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Teaching responsibility through encouragement, not meddling

How do parents encourage children to take responsibility? It's a tricky situation. If we intrude too much, we end up carrying the load for them. On the other hand, most kids do need guidance as they assume more control over their lives. Here are some ways that we can guide without meddling: Help your child break a larger task into smaller, more manageable parts. Sometimes a job or assignment seems so overwhelming that a child feels defeated before he has even begun. But dividing the project into segments can make it more possible.

When our 11-year-old was confused and worried about his first newspaper delivery route, we showed him how to deliver the papers block by block, and he soon learned the system.

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If a homework assignment on the New England states seems too difficult, don't do it for your child -- but show him how to study just one state at a time. For a preschooler, ``setting the table'' might be translated into ``Put the spoons on the table. Now put the forks on the table,'' and so on. Doing a chore in pieces develops good organizational skills and increases self-confidence.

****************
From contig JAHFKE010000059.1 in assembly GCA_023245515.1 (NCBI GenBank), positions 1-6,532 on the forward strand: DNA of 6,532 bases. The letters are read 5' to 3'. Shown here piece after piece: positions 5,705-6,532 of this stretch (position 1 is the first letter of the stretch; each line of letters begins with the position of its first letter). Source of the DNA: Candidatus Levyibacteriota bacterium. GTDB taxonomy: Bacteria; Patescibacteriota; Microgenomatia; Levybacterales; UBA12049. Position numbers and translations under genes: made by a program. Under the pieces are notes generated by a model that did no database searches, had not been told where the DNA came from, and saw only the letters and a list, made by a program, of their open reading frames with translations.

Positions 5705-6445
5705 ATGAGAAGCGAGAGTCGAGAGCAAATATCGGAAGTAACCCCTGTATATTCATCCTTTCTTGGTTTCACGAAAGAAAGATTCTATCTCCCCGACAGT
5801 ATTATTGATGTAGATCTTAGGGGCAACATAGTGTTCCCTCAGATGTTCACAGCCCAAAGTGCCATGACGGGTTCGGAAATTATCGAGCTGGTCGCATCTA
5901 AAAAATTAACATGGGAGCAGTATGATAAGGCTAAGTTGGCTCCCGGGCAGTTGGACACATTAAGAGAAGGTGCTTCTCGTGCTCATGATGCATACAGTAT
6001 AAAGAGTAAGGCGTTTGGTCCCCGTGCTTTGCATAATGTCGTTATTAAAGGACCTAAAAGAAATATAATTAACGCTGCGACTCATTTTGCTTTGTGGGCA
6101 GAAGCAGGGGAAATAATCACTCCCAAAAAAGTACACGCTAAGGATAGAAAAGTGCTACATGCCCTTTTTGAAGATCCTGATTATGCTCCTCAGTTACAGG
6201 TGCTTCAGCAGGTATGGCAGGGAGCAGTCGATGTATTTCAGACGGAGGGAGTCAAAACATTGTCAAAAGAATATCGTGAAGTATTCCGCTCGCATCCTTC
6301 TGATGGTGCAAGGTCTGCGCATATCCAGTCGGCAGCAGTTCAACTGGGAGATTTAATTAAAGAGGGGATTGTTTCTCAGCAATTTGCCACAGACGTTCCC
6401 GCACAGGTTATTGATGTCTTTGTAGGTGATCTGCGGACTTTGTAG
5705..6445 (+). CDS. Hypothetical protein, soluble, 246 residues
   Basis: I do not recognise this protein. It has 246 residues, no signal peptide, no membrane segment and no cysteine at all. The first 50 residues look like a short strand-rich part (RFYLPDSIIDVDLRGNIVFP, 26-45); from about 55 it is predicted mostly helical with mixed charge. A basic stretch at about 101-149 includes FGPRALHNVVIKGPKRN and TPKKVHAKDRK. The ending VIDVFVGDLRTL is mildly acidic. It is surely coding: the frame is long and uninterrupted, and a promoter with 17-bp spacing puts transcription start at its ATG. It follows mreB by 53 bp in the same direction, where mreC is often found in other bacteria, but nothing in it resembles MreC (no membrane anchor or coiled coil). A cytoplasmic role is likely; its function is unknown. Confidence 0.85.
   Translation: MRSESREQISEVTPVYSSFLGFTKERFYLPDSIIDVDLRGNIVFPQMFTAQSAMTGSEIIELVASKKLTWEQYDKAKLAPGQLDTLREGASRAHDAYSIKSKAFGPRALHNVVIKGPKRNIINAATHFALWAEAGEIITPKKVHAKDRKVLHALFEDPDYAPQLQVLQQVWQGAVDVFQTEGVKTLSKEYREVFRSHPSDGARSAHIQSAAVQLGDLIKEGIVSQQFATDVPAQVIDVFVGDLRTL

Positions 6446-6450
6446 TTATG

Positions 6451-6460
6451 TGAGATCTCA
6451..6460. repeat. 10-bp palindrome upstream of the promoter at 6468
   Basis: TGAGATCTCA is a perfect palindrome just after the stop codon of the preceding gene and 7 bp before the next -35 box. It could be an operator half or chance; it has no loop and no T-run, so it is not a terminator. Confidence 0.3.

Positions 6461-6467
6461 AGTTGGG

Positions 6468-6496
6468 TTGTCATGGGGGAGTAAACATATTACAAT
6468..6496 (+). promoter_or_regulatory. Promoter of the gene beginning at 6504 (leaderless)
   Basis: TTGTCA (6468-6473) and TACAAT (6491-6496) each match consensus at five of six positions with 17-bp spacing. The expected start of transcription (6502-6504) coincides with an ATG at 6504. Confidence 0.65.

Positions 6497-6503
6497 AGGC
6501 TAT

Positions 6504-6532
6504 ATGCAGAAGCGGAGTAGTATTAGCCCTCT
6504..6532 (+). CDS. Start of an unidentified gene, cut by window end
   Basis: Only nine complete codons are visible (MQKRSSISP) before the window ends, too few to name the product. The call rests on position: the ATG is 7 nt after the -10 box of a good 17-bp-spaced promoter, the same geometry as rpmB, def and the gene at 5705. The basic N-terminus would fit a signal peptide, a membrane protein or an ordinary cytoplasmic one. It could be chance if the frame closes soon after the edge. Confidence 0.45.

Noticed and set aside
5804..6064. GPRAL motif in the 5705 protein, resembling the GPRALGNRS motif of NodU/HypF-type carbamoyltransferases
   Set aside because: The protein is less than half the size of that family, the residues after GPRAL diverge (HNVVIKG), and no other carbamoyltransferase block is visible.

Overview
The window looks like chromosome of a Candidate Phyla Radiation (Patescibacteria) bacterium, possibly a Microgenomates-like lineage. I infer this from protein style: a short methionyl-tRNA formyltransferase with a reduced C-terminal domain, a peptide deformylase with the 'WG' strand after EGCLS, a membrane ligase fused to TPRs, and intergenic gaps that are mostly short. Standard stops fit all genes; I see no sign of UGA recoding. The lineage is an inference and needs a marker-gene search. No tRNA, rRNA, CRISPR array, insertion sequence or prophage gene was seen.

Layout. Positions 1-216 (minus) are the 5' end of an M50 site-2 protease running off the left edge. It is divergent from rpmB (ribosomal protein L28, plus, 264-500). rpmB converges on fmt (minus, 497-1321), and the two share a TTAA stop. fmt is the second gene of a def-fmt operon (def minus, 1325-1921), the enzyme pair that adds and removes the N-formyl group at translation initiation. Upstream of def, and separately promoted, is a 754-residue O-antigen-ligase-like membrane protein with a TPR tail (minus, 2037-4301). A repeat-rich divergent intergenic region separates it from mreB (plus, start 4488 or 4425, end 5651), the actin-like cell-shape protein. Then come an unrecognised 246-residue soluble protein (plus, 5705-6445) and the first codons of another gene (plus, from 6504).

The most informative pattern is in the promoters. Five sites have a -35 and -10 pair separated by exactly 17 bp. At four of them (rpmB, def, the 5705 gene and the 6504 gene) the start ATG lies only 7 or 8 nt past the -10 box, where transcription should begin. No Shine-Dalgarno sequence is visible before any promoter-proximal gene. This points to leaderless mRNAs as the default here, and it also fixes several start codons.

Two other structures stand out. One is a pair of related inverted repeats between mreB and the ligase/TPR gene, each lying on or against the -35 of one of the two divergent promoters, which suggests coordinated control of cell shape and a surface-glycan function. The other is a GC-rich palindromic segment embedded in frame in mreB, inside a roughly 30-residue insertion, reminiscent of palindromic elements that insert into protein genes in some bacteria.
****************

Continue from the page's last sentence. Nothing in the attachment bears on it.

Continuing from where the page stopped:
Suggest that your child tackle toughest projects first and then go on to easier duties. This ``business-before-pleasure'' approach really works, because it takes advantage of a child's energy level, which usually wanes as the day wears on. During summer, for example, parents can insist that chores be completed in the morning before recreational activities begin. During school time, homework should be a right-after-dinner routine before TV or telephone calls intrude.

An occasional youngster may be more productive in the morning and prefer to get up early to do homework. If so, you can adjust routines accordingly. But keep the ``hard-to-easy'' progression; it saves time and fuss and gives your child a sense of accomplishment.

Buy your child an alarm clock and a calendar and teach her how to use them. Even a young one can learn to take responsibility for getting up at a certain time or remembering that Brownie meetings are on Wednesdays. Once youngsters start to manage their own time, stop reminding them of every commitment. If a meeting is missed or your child is late for school, treat the matter lightly and assure her that she'll do better tomorrow. This method enables parents to move gradually out of the picture as children assume more control.

Teach your child to talk positively to himself when he feels pressed. Instead of ``I'll never finish this raking job,'' his thought might be, ``Only two more bags of leaves to fill.'' Instead of ``I can't learn this math'' have him try, ``I got a `C.' I can do even better next time.''

Without actually taking responsibility for a child's activities, parents can do much to set an encouraging tone where failure is overlooked and success noticed. When children hear mostly positive comments about themselves, they will often use these same remarks as motivators when times get tough. Most important, let your children know that you love them no matter what they can or cannot accomplish.

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